From MDU press release:
MDU Resources Group, Inc. announced today that the Dakota Prairie refinery initiated diesel product sales to the market on May 15. The 20,000 barrels-per-day refinery is the first greenfield fuels refinery built in the U.S. since 1976 and is co-owned and operated with Calumet Specialty Products Partners.From Seeking Alpha, DOE approves more LNG exports from Alaska terminal:
- Exxon Mobil says it received authorization from the U.S. Energy Department to export liquefied natural gas to non-free trade agreement countries from its proposed Alaska LNG terminal.
- The project includes a liquefaction facility, an 800-mile pipeline, up to eight natural gas compression stations and at least five take-off points for in-state gas delivery, as well as a gas treatment plant on Alaska's North Slope, where XOM already has operations at Prudhoe Bay and Point Tomson.
- Other participants in the Alaska LNG project include BP, TransCanada, and ConocoPhillips
RBN Energy: School of Energy now on-line.
Odds and Ends
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US consumer spending in April weakest in 3 months, blamed on three things: wintery weather; people saving their money; and, global warming.
Ford Motor Company will release May, 2015, US sales Tuesday but here's a preview: Ford will have a better second half. This is very, very interesting: GM has been forced to discount prices on full-size trucks by at least 13% due to demand for Ford’s redesigned F-Series. The initial success of the all-new aluminum body F-Series is undeniable. The F-Series is generating increased revenue, with average transaction prices around $42,500, up $3,200 from a year ago.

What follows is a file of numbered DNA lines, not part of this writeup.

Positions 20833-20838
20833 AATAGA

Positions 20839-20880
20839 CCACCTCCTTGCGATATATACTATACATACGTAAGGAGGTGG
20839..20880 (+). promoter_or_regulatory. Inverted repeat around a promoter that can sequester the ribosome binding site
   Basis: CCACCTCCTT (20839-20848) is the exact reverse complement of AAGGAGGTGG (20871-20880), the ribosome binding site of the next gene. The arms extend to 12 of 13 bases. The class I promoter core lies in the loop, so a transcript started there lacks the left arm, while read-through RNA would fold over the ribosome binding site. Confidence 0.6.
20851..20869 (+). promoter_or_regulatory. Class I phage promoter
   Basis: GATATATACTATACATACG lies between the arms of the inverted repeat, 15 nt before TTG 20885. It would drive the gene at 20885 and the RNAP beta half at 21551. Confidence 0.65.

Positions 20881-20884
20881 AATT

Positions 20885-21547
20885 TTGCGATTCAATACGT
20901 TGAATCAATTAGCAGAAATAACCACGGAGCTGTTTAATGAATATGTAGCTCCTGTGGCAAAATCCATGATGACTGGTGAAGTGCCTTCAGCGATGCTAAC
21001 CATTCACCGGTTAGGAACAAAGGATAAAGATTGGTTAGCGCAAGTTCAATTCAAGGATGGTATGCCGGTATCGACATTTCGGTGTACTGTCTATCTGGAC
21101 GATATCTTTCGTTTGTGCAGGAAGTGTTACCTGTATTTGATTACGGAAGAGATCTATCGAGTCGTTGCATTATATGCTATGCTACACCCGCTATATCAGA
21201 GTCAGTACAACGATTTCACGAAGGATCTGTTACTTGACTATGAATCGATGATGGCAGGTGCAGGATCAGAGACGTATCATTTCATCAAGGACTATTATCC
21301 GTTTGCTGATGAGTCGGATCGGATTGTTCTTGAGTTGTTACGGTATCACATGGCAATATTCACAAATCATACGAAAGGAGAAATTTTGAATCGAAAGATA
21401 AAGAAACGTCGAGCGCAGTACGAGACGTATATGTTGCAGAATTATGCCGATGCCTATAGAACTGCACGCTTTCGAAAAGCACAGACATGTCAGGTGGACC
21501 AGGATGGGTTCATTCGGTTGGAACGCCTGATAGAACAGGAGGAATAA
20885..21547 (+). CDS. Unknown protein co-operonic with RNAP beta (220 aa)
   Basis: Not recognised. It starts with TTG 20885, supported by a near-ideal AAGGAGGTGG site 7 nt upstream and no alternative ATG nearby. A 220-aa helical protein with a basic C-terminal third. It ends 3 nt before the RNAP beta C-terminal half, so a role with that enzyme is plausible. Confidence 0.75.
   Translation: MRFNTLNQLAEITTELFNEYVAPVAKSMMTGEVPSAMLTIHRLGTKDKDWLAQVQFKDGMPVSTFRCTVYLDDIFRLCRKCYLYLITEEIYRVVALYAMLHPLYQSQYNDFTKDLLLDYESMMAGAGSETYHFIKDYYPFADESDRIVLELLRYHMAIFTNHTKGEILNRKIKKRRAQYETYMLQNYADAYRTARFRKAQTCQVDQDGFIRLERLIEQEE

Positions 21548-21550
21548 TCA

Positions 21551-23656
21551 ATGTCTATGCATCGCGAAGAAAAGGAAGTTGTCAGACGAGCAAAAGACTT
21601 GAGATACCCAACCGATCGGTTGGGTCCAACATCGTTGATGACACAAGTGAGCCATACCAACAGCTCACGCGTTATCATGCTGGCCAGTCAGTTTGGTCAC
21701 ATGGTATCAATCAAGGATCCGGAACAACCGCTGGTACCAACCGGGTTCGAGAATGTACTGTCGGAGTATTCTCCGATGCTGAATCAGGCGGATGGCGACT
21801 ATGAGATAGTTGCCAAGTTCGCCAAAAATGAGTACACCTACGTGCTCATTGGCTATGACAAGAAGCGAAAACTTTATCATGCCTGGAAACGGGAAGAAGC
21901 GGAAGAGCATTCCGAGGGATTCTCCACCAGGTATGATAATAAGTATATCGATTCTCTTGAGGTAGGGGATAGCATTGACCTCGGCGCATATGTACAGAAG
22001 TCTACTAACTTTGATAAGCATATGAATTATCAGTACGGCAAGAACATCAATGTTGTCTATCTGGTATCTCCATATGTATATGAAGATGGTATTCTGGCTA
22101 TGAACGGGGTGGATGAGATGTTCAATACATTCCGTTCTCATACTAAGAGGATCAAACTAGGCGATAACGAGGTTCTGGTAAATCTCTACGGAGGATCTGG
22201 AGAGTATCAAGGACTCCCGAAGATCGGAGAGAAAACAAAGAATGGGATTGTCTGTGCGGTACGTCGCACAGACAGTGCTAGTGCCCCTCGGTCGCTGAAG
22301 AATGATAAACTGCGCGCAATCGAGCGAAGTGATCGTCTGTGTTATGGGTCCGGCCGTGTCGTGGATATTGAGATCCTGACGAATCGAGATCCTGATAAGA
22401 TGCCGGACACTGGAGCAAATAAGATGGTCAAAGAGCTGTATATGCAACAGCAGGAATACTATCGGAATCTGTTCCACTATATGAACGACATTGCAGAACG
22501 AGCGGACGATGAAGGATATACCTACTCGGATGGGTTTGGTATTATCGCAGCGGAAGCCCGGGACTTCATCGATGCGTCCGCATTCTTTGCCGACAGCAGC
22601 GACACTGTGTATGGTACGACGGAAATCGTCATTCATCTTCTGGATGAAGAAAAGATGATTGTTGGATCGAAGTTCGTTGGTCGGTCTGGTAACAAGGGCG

- EFS Midstream provides gas gathering, treating, compression and condensate processing services in the Eagle Ford Shale.
- The EFS Midstream system includes approximately 460 miles of natural gas gathering pipelines, 10 central gathering plants, 780 million cubic feet per day of natural gas treating capacity and 119 thousand barrels per day of condensate stabilization capacity.
Market Not So Efficient? Eh?
Yahoo!Finance asks the question: why are investors willing to pay so much for equity these days? I assume the writer does not subscribe the efficient market theory. Goldman's answer:
American stocks are definitely pricey, with the median stock carrying a higher valuation than 98% of the time in the last 40 years, says Goldman Sachs. While low interest rates and inflation help explain this, they don’t make equities a bargain for anyone looking for future returns.
One reason that folks are paying up for richly priced stocks is that money – for many – is not much of an object right now. U.S. companies have issued some $700 billion in new debt so far this year. That’s ahead of the all-time record pace set last year – and is enough to pay off the total national debt of Greece two times over.
Companies, through their own profits and all that debt raised, are acting as if no price is too high to buy their own stock. Share repurchases are on track to exceed $600 billion this year.